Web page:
|Alan Turing's ACE|
|Written by Historian|
Page 1 of 2
Alan Turing is known for the "Turing Machine", but this is a theoretical device used to prove what computers can do. What is less well-known is that he designed a real physical computer - the ACE, which is now featured on the Bank of England's new £50 note.
One of the early computing machines built in the UK, the ACE is one that should not be forgotten or overlooked. This machine was the brainchild of Alan Turing and perhaps deserves to be called a Turing machine rather more than the theoretical machine more usually given this name. Is it interesting not only because it is the product of one of the greatest of computer scientists, but because it is also a very strange machine.
We tend to think that there really is only one design for a computer. Even the earliest valve-based serial computers are sufficiently like the standard Von Neumann design for us to be able to understand them and see how they fit into the overall development of hardware. The ACE is so different that it comes as something of a shock, a refreshing shock…
When the Second World War ended the UK had gained considerable expertise in computing because of the code-breaking efforts based at Bletchley Park. The machine built there, Colossus, wasn't a general purpose computer even in the limited sense that the ENIAC was but it contained the elements of one. It was a digital computer custom-built to solve a particular problem. But this didn't stop the people involved in building it seeing that a general purpose machine was possible.
Alan Mathison Turing
The Mathematics Division at the National Physics Laboratory (NPL) at Teddington was set up in 1945 and was intended to be a national centre for machine computation - the only problem was they didn't have a computer. More to the point there were no general purpose computers in the UK, but the scientists from the recently disbanded Bletchly Park thought that they could build one. Max Newman moved to Manchester University where he started the "Calculating Machine Laboratory" where the Mark I was eventually built.
Flowers and Coombs, who had done much of the actual engineering, returned to the Post Office Research lab at Dollis Hill, and Alan Turing joined the new Mathematics Division at the NPL. There was some talk that a collaborative effort should be mounted to build a "national computer" but as it turned out the Post Office was too busy putting the telephone system back to rights and Manchester was busy doing its own thing.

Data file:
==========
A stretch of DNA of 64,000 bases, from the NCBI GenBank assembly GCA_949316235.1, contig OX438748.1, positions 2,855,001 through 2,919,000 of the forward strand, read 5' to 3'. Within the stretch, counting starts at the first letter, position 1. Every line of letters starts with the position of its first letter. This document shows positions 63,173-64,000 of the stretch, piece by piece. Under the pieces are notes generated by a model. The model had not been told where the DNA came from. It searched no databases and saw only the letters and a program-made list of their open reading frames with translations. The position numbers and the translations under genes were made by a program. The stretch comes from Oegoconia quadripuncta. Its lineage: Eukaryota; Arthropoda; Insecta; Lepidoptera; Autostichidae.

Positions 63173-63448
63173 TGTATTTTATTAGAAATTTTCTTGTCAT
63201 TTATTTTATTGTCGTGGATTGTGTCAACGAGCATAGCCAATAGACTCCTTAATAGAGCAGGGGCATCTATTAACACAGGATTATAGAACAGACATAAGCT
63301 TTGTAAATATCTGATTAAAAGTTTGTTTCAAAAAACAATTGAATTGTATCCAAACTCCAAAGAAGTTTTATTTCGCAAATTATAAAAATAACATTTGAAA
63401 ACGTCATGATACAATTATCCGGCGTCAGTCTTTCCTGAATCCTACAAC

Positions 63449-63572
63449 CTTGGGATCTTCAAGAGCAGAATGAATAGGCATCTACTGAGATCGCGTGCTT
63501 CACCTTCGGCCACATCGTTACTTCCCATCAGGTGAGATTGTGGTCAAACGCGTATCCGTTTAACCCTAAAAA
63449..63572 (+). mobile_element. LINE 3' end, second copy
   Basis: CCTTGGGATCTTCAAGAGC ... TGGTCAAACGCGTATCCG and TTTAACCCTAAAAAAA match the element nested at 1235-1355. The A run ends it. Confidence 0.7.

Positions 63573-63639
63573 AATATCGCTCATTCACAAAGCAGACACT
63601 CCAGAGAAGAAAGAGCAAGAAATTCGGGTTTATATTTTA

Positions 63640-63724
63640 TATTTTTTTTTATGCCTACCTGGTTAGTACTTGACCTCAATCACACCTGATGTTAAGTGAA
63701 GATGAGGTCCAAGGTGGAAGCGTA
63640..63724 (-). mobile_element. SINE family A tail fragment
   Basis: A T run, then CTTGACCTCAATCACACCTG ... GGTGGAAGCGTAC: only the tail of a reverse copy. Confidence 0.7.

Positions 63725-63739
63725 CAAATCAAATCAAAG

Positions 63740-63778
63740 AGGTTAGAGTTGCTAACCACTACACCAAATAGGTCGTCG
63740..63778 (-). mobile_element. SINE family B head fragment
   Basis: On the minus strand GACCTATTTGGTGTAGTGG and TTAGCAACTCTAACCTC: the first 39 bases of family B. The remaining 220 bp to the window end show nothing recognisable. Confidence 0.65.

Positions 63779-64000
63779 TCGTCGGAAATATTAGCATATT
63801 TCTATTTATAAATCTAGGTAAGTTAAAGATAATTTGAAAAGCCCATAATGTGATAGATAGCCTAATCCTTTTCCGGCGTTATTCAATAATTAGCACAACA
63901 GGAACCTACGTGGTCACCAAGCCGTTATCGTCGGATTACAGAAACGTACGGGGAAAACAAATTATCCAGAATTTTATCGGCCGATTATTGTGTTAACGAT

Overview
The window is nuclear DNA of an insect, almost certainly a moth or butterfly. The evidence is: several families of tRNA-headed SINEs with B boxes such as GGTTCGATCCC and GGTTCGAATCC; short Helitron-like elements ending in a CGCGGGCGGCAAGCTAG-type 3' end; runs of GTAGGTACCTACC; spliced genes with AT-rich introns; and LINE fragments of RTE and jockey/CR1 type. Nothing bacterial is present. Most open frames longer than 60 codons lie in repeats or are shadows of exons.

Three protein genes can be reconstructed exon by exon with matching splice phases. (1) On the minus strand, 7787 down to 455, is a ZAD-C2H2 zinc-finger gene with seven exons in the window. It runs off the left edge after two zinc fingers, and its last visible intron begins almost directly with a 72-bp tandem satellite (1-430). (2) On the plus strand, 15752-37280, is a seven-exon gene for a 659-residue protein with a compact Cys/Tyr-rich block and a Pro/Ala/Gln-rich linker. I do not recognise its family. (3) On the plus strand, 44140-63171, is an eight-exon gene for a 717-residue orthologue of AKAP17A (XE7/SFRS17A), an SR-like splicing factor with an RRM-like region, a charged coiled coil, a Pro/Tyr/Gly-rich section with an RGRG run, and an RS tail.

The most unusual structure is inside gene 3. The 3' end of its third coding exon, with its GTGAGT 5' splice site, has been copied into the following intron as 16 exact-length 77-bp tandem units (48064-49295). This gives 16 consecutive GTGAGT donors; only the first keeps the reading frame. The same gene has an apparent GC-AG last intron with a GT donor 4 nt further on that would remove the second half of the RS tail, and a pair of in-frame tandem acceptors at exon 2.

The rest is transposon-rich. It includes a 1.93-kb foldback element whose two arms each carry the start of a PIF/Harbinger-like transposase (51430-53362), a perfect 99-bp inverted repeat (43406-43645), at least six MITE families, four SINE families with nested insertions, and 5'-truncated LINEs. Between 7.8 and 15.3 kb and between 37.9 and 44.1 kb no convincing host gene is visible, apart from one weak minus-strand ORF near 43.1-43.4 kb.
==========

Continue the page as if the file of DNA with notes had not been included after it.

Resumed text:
When he arrived at the NPL, Turing set to work designing a new computer. Early in 1946 he presented his paper to the executive committee of the NPL, complete with an estimate of how much it would all cost - £11,200. The then current NPL director, Charles Darwin (grandson of the originator of the theory of evolution) thought in terms of turning Turing's design into a national project.
The NPL didn't really have the electronics expertise needed to build a computer on its own, although Turing had tinkered with electronics as part of the code breaking projects.
Robin Addie recalls Turing at work:
"His aim was to develop active elements for his computer ideas, largely NOR/AND gets etc…
My vivid memories are of a man of medium build with a round head of crewcut hair bending over what we used to describe as an electrified bird's nest of resistors, capacitors and odd components insecurely fixed to a prototype chassis. All components were held aloft by little blobs of solder. At one end was a power supply delivering several hundred volts. I would watch fascinated as Turing plunged a hot soldering iron in the midst of this wonderwork.
Needless to say calamities happened; sparks flew, fuses blew, and things got hot, but Turing just pressed on."
After failing to persuade anyone to collaborate with them, the NPL group, now expanded to include Mike Woodger and James H Wilkinson, continued to work on the logical design of Turing's machine that had come to be called ACE - Automatic Computing Engine. In early 1947, Harry Huskey joined the group from the USA for a year. Huskey had been involved in the engineering of the ENIAC and some of the design of the EDVAC and when nothing practical seemed to be happening he made the suggestion that they should build something. The something he had in mind was a small enough amount of hardware to pass as experimental but big enough to actually be used for some computation.
Turing Moves On
Turing wasn't keen, but the rest of the group was. Turing didn't want to waste time building test machines he wanted to go straight to the real thing - as far as he was concerned it was obvious that the ACE would work. A lot of his certainty came from his experienced during the war and Colossus but, as this was still strictly classified information, he couldn't use any of this in his proposal or arguments for the ACE.
The ACE test assembly, as it was called, was never finished. Work started in 1947 and after a few months Turing left to take a year’s sabbatical at Kings College Cambridge. Wilkinson took over control of the project and Turing never returned.
In late 1947 Darwin decided that the mathematicians didn't know enough engineering to build the ACE. It was decided that the NPL Radio Division should become involved and the morale of the Mathematics Division collapsed.
At first the Radio Division wasn't sure it wanted to be involved in the very odd design that Turing had invented but in August 1947 it was announced that a "pilot" ACE would be built. The Pilot ACE was essentially an extension of the test machine but this time it was really going to be built. The machine ran its first program in the May of 1950.
|Last Updated ( Thursday, 25 March 2021 )|